a HUGE part of climbing (for any climber not just bumblies) is overcoming mental Phil suggested, you should get in the gym to take some falls. especially if you learn to lead in the gym, take some whippers on purpose- its easy to fall off, but its much harder to jump off. if you fall a lot you become comfortable with it, and then you can achieve much closer to your physical ability. just make sure you never, ever become apathetic towards falling (specially if you start tradding), because thats when you'll hurt yourself.
11:34:55 AM
>just make sure you never, ever become
>apathetic towards falling

I know the theory of doing this & have taken enought falls myself to know that its ok most of the time (but not all!). But the above post contradicts itself - surely purposely taking falls (whether in a gym or wherever) will just encourage such apathy. Its a fine fine line between confidence & complacency.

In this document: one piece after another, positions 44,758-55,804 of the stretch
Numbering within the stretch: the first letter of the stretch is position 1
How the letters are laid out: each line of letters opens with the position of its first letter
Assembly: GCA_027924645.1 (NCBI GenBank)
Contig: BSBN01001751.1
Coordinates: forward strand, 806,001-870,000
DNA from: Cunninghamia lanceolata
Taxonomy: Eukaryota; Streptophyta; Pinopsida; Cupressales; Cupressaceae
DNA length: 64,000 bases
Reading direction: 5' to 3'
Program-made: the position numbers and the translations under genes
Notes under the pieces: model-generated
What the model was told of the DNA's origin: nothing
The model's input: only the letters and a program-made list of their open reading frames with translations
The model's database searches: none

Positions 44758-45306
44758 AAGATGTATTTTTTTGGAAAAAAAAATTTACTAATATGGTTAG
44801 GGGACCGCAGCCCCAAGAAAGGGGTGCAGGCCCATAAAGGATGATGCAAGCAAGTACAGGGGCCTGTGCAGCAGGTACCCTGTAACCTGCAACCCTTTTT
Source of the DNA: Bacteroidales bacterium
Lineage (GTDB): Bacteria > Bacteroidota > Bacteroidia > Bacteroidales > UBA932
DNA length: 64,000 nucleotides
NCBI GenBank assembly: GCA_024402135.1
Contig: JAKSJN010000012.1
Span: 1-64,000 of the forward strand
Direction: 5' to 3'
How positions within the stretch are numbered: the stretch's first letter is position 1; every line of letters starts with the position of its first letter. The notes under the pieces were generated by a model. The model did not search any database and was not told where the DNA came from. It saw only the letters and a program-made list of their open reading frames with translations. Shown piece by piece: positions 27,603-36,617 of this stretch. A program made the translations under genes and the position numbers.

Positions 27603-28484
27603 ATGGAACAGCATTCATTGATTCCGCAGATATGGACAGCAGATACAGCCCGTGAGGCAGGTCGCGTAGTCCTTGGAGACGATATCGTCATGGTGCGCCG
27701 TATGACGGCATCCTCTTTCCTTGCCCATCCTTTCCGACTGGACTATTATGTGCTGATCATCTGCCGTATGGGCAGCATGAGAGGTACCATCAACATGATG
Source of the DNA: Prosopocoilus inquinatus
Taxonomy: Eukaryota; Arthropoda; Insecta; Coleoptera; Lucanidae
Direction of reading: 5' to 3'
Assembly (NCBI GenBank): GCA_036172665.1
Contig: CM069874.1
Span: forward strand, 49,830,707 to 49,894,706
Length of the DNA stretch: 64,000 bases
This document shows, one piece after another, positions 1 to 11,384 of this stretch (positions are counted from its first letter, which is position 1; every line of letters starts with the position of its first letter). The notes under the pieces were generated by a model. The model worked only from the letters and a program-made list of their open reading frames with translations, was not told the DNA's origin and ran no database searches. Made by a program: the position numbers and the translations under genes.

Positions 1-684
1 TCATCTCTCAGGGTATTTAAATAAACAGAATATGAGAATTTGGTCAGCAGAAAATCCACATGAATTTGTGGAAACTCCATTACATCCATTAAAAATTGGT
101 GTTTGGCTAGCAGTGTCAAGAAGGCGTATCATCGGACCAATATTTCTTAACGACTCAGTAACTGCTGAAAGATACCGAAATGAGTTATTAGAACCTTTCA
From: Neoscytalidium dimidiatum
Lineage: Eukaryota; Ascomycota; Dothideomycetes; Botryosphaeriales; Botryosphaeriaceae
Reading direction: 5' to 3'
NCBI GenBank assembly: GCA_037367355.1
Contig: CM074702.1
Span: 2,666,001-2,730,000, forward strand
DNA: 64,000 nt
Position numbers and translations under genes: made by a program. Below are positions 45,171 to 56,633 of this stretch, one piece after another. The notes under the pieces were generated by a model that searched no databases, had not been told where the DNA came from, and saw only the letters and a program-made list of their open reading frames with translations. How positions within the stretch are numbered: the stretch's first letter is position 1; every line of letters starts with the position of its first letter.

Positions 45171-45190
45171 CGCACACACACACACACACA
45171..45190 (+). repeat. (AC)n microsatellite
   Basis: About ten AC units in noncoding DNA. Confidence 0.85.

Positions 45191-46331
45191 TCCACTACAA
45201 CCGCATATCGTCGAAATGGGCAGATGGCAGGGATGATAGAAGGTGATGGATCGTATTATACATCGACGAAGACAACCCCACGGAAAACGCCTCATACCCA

it would be safer (at first at least) to just keep climbing (when you're worried) & then once you get to the top you can tell yourself it was all ok & there was no need to have got so worried. In the future when you get worried, you can think back to 'last time when it all worked out ok' & tell yourself the same thing.

11:58:51 AM